Wednesday, June 4, 2008

The Kerala Scene: Girls forced to join convents?

Media reports say that the State Women’s Commission (SWC) has made, after studying a complaint it received, the following recommendations to the government regarding admitting nuns to the convents:

  1. Ensure that girls below the age of 18 are not forcibly enrolled as nuns
  2. Implement a scheme to rehabilitate women who leave the convents.

There cannot be any dispute on these. In fact, the first point should apply to marriages as well. No person should be compelled to act against her/his will. It is worthwhile noting here that a Catholic marriage is annulled by the Church if defective consent is proved.

Another suggestion by the SWC is that a girl’s share of her family wealth should remain in her own name and not vest with the convent she joins. This can raise some questions.

Would it interfere with the fundamental right of citizen to handle his/her wealth? What about the many poor girls who join as nuns? How would they be provided for? When a person joins a community with full consent is not that person bound to follow the rules of that community? Can there be a meaningful religious group consisting of rich members and poor members?

To a lay mind the effect of this recommendation would be that a nun’s share of her ancestral property could go to anyone else or to the government but not to the convent of which she is a member. Somehow that doesn’t seem fair.

The SWC affirms that it does not want to tamper with matters relating to faith.

The major churches in Kerala have come out with clarifications:

  1. No person under the age of 18 can be accepted as priest or nun.
  2. Only if there were full consent their training would start.
  3. There is no compulsion that a girl should donate her share of the family wealth to the convent she joins.
  4. Even after the final wows are taken, a person can leave the vocation.
  5. Help is extended for rehabilitating those who leave the convents.

The Church authorities should have explained all these to the SWC. But it is not clear whether they were given a chance to do so.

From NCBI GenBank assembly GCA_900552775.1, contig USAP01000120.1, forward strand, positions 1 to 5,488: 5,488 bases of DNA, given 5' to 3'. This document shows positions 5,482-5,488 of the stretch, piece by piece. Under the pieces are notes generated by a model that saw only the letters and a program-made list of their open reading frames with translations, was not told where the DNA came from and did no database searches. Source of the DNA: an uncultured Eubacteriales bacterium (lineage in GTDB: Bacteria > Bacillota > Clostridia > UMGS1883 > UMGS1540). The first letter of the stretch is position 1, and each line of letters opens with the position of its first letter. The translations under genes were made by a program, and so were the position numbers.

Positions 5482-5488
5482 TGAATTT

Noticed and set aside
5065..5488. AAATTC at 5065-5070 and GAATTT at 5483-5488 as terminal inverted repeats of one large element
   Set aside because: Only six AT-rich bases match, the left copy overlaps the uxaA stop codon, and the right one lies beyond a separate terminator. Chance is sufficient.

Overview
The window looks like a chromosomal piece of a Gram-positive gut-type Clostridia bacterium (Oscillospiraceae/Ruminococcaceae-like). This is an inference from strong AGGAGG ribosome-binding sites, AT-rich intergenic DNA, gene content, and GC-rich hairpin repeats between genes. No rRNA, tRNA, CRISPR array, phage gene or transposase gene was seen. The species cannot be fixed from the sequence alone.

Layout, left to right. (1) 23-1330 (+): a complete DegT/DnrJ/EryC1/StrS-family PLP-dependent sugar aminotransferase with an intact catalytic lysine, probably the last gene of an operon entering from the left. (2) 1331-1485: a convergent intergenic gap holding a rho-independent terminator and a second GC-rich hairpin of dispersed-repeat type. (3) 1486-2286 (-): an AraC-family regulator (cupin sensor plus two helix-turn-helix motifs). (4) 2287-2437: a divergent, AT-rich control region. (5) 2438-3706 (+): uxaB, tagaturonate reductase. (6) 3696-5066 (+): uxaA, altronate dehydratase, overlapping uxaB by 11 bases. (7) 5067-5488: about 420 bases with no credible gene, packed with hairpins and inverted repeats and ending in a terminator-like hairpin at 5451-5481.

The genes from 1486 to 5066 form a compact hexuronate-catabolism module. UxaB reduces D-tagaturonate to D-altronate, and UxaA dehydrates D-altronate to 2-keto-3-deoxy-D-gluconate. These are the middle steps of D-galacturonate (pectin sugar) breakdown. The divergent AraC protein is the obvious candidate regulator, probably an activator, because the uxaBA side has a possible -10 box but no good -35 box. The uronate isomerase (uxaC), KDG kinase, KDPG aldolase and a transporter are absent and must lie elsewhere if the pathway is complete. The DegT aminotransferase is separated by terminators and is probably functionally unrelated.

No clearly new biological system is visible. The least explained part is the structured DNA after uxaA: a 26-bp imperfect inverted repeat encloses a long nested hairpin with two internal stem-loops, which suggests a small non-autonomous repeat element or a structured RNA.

Also see: Vedas, Syrian Christians


Jay said...

Hope you have read the manorama editorial on this subject. They say that SWC is wasting their time on this issue while there are other crucial matters to look into, in the state. As they say, proabably, nothing of this sort - the conditions listed by SWC- is happening in any of the religious institutions in Kerala now.

Abraham Tharakan said...

Jay, I have seen the editorial. What struck me was that the SWC spent so much time on one complaint, which in my opinion, should have been handed over to the police for appropriate action.

In all fairness, the 'accused' also should have been heard before reaching a conclusion.

anjali said...

This was spawned from the dowry system. I love your blogs Sir. Please keep writing.

Abraham Tharakan said...

anjali, thank you so much; I'm happy that you like my blog. Please do keep visiting.

'Dowry system' does not exist any more in Kerala. Illegal. It is now called 'share'! Labels make a difference.

srijita said...

My investigative project is on this topic.. i m a student of Manorama school of communication, kottayam. your blog has been informative

Abraham Tharakan said...

srijita, I am happy that you found my blog post useful for your project. The fact that you extended your research to blogs as well, shows that you are applying yourself to the task.
Perhaps you would be interested in my post on Mr. VP Ramachandran, former Director of the Kerala Press Academy. It depicts how he became a leading journalist against all odds.
You can either search for VP Ramachandran or use the link
Let me wish you all the best in your career.